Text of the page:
ORBIS Odoni et al. (2018) is similar to Elevant in that it provides overall statistics and a visualization of individual annotations. However, ORBIS does not provide a fine-grained error analysis and the visualization is less rich and less compact compared to that of Elevant. In particular, the visualization uses two columns: one for the annotations from the entity linker and one for those from the ground truth. This makes it difficult to grasp the most important information at one glance and there is no support for the comparison of two entity linkers. While the source code is publicly available and easy to install, errors can occur during usage due to dependency issues. Elevant avoids this issue by providing an easy-to-use docker setup.

VEX Heinzerling and Strube (2015) is a web app for visual error analysis of entity linking systems. Benchmark texts are displayed with highlighted predicted entities and ground truth entities. The highlights are color-coded such that true positives, false positives and false negatives can be distinguished. VEX focuses on showing clusters of entities, that is, indicating which predicted mentions and ground truth mentions have been linked to the same entity. For this purpose, identical entities are connected via lines. VEX does not display a system’s evaluation results and does not allow direct comparison of different systems.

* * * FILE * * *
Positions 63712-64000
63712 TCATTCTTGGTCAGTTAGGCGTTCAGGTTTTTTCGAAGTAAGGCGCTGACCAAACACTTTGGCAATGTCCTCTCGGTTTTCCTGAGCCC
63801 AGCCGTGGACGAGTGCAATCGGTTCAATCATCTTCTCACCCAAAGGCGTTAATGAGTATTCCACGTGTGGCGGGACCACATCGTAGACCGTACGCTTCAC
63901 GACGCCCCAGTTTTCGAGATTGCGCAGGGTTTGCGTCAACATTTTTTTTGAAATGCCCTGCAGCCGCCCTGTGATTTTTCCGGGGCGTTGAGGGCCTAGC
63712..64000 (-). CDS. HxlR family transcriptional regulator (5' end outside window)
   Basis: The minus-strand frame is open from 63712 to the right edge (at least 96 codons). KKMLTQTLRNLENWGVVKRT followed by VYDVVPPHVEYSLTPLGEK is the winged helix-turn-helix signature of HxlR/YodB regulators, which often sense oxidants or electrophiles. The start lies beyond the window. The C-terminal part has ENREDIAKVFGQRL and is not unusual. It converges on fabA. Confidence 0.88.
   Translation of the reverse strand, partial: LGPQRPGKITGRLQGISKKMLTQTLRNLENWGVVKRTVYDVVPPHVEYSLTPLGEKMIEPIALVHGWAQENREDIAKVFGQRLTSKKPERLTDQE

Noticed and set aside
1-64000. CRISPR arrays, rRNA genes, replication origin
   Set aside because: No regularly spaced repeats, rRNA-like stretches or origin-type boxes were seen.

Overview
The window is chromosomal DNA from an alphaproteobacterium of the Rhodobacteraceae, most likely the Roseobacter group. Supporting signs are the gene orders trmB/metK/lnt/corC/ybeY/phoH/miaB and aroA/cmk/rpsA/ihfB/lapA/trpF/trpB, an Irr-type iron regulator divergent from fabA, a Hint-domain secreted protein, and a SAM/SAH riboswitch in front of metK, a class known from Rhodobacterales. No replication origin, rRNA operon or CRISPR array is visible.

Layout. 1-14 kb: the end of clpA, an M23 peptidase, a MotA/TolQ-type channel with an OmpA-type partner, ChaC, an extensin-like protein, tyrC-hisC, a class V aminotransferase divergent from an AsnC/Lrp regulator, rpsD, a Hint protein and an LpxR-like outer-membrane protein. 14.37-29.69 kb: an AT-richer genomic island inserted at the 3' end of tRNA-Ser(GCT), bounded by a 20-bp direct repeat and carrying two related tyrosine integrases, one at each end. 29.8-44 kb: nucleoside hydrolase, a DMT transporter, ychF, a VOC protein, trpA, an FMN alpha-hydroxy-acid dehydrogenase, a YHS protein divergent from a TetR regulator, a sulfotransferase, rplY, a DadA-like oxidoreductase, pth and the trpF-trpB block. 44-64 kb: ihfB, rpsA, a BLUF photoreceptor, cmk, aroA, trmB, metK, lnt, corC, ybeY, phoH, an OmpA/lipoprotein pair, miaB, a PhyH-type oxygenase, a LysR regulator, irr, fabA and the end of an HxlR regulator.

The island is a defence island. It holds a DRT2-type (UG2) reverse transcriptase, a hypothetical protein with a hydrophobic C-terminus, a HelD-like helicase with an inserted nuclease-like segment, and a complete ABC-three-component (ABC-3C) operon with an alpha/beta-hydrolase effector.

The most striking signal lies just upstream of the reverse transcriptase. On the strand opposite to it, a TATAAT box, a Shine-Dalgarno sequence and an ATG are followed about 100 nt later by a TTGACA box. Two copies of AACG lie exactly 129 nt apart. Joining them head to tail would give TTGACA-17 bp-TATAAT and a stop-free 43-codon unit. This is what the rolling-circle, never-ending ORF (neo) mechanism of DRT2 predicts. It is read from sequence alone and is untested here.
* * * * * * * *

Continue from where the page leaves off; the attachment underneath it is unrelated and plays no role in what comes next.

As part of their work on entity linking on Wikipedia, Klang and Nugues (2018) provide a system for visualizing annotations in Wikipedia articles such as hyperlinks or an entity linking tool’s entity predictions. Identical entities are visualized by using the same annotation color. The tool is not meant for evaluating linking results against a ground truth. That is, no ground truth entities are displayed and the tool does not provide information about true positives, false positives or false negatives.